I'm exhausted and I'll tell you why: I have teenagers living with me. And not just my own! It seems our house is becoming known as a place for young people to live when they get kicked out of their houses. Last night we had a house full of teenagers, friends of my kids, and none of them church types. We don't get much sleep, Lisa and I, dealing with these crazy people. I mean, all the stuff that surrounds these guys is incredibly daunting: sex, alcohol, drugs, relationships, parents, religion, blah blah blah. So Lisa and I are trying just to navigate the treacherous waters of our own kids' lives, and now we have others to care for too. But we love it!
Reminds me of our church community. We are busy, busy, busy just comforting and strengthening the people in our own community. As a result, I suspect, it attracts other hurting people who need love, affirmation, and even just plain ordinary help. Bottom line though, I think what attracts people is the non-judgmental atmosphere that we try to nurture here. (I won't get into how this attraction leads to their eventual moving on... another post!) I think people, like our homeless kids' friends, are just hungering for a place where they can hang out and discover their own hearts, their own lives, their own paths, free from criticism and judgment and condemnation. I can't believe how many young people I know now, friends of my own children, kids who hang out at our own house, who's hearts have been crushed beyond recognition and sometimes I wonder beyond repair... some by their parents, some by other authorities, and some by the church. Come, all who are weary and heavy-laden and I will give you rest. Have we forgotten this?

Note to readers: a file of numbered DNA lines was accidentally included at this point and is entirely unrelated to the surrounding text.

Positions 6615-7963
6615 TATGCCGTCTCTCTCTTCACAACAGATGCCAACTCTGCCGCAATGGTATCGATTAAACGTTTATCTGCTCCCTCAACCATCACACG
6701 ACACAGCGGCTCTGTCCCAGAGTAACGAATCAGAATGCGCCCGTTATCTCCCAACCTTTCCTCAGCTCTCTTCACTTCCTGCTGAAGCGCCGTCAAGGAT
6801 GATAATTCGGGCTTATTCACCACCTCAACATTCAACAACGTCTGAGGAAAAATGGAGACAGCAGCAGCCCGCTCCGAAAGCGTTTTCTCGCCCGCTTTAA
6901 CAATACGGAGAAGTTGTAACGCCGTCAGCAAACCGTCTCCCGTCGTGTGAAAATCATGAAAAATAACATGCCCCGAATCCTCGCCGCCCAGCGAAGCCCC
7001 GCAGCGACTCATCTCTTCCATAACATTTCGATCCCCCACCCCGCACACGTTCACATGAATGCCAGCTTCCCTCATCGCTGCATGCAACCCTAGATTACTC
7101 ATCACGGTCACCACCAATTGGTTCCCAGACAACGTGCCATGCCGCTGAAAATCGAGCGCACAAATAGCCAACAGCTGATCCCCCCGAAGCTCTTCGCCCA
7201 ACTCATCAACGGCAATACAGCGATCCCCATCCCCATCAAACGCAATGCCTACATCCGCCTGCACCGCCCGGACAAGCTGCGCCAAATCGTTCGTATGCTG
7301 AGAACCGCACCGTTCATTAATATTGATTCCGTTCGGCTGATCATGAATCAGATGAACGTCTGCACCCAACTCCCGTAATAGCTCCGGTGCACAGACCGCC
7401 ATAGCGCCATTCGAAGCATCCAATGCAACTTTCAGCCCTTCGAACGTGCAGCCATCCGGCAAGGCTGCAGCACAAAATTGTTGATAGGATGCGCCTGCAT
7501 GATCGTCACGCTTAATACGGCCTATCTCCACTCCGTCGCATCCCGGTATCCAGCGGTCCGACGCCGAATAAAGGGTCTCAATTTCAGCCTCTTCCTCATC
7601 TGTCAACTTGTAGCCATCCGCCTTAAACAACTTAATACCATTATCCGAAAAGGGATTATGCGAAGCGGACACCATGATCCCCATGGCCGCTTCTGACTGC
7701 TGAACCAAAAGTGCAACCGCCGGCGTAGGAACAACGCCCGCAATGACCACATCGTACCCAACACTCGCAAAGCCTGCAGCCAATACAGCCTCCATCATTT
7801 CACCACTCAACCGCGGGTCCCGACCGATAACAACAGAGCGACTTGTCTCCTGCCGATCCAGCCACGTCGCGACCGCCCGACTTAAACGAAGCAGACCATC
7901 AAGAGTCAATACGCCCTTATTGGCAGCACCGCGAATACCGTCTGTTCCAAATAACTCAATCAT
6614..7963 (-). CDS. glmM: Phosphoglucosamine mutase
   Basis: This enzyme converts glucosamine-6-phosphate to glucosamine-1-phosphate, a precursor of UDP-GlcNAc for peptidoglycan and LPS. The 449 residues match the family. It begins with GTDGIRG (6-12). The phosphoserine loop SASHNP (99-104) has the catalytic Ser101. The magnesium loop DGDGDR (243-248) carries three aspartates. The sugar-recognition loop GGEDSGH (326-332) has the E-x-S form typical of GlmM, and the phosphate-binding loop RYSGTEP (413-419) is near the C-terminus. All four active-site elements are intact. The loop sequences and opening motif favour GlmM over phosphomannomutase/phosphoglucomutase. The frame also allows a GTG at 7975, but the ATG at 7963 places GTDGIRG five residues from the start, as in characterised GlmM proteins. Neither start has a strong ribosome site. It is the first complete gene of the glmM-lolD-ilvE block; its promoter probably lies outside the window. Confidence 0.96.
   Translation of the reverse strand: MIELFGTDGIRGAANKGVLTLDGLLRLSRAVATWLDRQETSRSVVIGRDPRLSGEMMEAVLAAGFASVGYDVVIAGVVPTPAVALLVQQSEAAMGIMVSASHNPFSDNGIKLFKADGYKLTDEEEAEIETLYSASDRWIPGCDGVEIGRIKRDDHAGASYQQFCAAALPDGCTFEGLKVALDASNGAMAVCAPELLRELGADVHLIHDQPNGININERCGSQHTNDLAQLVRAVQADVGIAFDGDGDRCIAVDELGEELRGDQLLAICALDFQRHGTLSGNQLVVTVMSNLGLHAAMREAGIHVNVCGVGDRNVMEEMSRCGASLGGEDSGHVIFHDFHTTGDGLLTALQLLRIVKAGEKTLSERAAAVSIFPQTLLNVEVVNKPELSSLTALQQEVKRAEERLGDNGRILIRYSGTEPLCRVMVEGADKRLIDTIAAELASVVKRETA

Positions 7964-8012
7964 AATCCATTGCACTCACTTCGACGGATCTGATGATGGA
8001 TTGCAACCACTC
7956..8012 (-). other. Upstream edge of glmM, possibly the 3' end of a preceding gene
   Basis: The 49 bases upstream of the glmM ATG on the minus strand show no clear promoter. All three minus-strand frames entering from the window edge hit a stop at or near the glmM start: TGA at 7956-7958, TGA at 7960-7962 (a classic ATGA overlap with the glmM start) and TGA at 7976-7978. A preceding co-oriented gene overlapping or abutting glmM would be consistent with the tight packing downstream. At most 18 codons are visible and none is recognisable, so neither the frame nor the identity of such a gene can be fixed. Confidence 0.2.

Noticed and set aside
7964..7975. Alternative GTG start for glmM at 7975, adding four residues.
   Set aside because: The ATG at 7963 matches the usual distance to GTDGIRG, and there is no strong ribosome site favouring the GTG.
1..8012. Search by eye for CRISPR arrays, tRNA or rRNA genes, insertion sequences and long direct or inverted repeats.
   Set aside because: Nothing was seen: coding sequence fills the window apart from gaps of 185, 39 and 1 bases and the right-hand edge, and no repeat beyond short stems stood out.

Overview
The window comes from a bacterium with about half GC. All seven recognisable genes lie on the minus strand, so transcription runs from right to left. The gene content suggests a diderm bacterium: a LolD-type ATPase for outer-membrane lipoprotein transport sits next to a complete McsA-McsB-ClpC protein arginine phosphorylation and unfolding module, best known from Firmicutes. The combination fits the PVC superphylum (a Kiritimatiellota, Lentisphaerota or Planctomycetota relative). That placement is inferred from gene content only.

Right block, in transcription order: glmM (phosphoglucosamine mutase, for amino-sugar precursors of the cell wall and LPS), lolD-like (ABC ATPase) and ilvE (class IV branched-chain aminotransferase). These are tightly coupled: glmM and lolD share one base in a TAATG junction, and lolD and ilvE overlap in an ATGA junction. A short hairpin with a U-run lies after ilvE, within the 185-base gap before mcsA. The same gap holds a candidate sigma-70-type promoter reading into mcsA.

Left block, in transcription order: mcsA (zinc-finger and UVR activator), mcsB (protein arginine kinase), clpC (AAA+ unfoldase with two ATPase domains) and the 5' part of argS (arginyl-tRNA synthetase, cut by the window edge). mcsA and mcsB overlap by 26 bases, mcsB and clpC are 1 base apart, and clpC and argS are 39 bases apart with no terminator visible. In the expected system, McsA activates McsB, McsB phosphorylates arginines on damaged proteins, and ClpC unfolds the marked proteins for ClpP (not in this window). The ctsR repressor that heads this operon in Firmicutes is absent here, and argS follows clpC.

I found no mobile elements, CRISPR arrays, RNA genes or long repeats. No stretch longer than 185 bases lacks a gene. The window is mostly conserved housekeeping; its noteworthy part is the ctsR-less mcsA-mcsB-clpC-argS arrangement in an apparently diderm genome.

The fine art photograph is the creation of my friend Mark Hemmings and is from his Snow Monkeys collection. It reminds me of how we, as communities, should treat each other. It's all about helping each other with our personal annoyances. Oh, there's more, but this is an important part of maintaining unity.